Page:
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  1. 1. IT Infrastructure QualificationThis article Reprinted from The Official Journal of ISPEdescribes a PHARMACEUTICAL ENGINEERING® September/October 2005, Vol. 25 No. 5method for the An Approach to IT Infrastructurequalification ofIT infrastructurethat can bescaled down tofit multiple Qualificationorganizations, by David Stephensonwhether smallor large. M Introduction infrastructure. While the principles for accom- any pharmaceutical manufacturing plishing this are becoming more widely under- organizations are currently strug- stood, pragmatic guidance is lacking for those gling to establish a cost effective, organizations wishing to develop a pragmatic efficient, and regulatory compliant and holistic approach. approach to managing their enterprise-wide IT This article describes a pragmatic approach,Table A. GxP regulations FDA Short Rule Sectionand guidance Regulation Descriptionappertaining to ITinfrastructure. 21 CFR 211.25 Personnel Training shall be in the particular operations that the employee performs and in Qualifications current good manufacturing practice (including the current good manufacturing practice regulations in this chapter and written procedures required by these regulations) as they relate to the employee’s functions. 21 CFR 211.63 Equipment Equipment used in the manufacture, processing, packing, or holding of a drug product Design shall be of appropriate design, adequate size, and suitably located to facilitate operations for its intended use and for its cleaning and maintenance. 21 CFR 211.68 Automatic, Appropriate controls shall be exercised over computer or related systems. If such mechanical, and equipment is so used, it shall be routinely calibrated, inspected, or checked according electronic to a written program designed to assure proper performance. equipment Guidance for Systems Systems documentation should be readily available at the site where clinical trials are Industry Documentation conducted. Such documentation should provide an overall description of computerized Computerized systems and the relationship of hardware, software, and physical environment. Systems Used in Clinical Trials (Section VIII:A) April 1999 Guidance to Diagrams For each significant computerized system, it may be helpful to prepare an OED Inspection of schematic drawing of the attendant hardware. The drawing need only include major Computerized input devices, output devices, signal converters, Central Processing Unit (CPU), Systems in Drug distribution systems, significant peripheral devices and how they are linked. Processing (Section III) February 1983 Guidance to Distributed The interconnection of two or more computers... also known as distributed Inspection of Processing processing. A large CPU may also act as a “host” for one or more other CPUs. When Computerized such inspections are encountered during an inspection, it is important to know the Systems in Drug configuration of the system and exactly what command and information can be Processing relayed amongst the computers. (Section III:A:5) February 1983 Guidance to Electromagnetic Excessive Distances between CPU and Peripheral Devices. Excessively long low Inspection of Interference voltage electrical lines... are vulnerable to electromagnetic interference. This may Computerized result in inaccurate or distorted input data to the computer. In a particularly “noisy” Systems in Drug electronic environment, this problem might be solved by the use of fiber-optic lines to Processing convey digital signals. (Section III:B:1:b) February 1983©Copyright ISPE 2005 SEPTEMBER/OCTOBER 2005 PHARMACEUTICAL ENGINEERING 1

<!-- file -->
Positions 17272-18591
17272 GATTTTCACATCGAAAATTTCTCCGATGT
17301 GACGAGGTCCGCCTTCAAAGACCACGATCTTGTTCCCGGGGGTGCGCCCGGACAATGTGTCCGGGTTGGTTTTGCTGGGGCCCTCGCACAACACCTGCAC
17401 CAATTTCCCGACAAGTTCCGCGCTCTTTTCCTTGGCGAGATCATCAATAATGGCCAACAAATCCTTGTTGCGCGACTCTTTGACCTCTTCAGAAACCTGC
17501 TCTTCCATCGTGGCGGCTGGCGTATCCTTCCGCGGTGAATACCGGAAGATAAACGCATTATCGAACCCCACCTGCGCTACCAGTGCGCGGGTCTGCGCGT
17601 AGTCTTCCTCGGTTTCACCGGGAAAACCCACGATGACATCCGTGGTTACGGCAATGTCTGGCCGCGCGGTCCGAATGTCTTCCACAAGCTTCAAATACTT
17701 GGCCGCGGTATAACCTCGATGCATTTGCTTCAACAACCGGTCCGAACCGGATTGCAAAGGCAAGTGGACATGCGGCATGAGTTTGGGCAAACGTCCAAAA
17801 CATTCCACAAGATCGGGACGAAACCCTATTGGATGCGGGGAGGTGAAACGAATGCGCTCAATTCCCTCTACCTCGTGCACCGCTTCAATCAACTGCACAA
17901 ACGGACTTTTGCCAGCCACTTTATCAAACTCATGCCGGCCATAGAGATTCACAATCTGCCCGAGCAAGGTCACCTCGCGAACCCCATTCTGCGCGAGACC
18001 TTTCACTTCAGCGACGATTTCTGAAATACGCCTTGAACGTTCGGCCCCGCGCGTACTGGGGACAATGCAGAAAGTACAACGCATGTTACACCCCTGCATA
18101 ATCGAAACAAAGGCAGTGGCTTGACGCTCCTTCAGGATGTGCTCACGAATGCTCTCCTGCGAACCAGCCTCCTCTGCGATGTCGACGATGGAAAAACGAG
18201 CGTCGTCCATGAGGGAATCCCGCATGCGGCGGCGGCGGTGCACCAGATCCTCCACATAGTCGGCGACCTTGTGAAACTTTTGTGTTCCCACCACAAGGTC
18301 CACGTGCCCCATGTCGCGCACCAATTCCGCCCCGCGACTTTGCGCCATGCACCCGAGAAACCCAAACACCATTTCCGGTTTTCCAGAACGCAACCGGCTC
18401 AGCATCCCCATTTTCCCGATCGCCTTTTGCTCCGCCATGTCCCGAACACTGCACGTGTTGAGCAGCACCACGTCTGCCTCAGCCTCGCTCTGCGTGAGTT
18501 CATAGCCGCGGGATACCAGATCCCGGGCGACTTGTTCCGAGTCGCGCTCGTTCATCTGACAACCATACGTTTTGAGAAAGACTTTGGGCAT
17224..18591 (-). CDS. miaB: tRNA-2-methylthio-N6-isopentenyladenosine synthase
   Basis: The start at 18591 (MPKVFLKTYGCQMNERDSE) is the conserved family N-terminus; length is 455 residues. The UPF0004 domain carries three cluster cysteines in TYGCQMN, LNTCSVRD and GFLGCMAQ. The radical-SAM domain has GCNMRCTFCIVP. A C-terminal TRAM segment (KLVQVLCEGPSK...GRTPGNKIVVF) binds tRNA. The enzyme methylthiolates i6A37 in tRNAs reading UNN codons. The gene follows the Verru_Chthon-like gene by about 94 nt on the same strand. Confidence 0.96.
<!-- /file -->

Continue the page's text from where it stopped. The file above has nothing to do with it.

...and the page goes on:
2. 2. IT Infrastructure Qualification which minimizes qualification/validation effort (by utilizing Each of these areas requires processes and procedures to be a risk-based approach combined with a layering/partitioning established and followed in order to be considered compliant. methodology) while at the same time being sufficiently ro- bust to meet the requirements of regulatory inspection. What is Required of the Infrastructure? IT Infrastructure is generally accepted as a commodity that What is IT Infrastructure? exists to perform the required functions for all available and IT infrastructure is the collection of the computer systems in authorized users. It is therefore required to be potentially use, combined with their hardware, software (excluding busi- fault free and continuously available, almost like the electric ness applications), network components, and associated pro- and gas utilities that are part of our everyday life. In order to cesses and procedures used to run the business in question. achieve a high level of fault tolerance and availability, we This can be broken down into four specific areas: must strive to bring our infrastructure up to a certain level of compliance and demonstrated control. This is best achieved • Servers by implementing and executing a planned qualification pro- - Hardware cess, reinforced by a set of procedures that will ensure - Operating systems ongoing compliance following completion of the qualification - Support applications (virus, backup/tools, etc.) exercise. • Networks - Intelligent devices (routers and switches, etc.) Regulations Surrounding IT Infrastructure - Cabling infrastructure (copper and fiber) When we start to consider IT infrastructure qualification and - Support applications (network management/security, what it will involve, we must look closely at the reasons why etc.) we are doing it, and what the end result will be. Are we doing • Desktop it because: everyone else is doing it; fear of a regulatory - Hardware inspection; or we want to get control over our infrastructure? - Operating systems There is probably a certain amount of each of the above in - Support applications (virus, etc.) the decision making process; therefore, we need to consider • Management Applications all of the aforementioned criteria. - Security If everyone else is doing it, then surely there must be a - Network management/performance reason behind it; the pharmaceutical industry does not spend Figure 1. Infrastructure layer boundaries.2 PHARMACEUTICAL ENGINEERING SEPTEMBER/OCTOBER 2005 ©Copyright ISPE 2005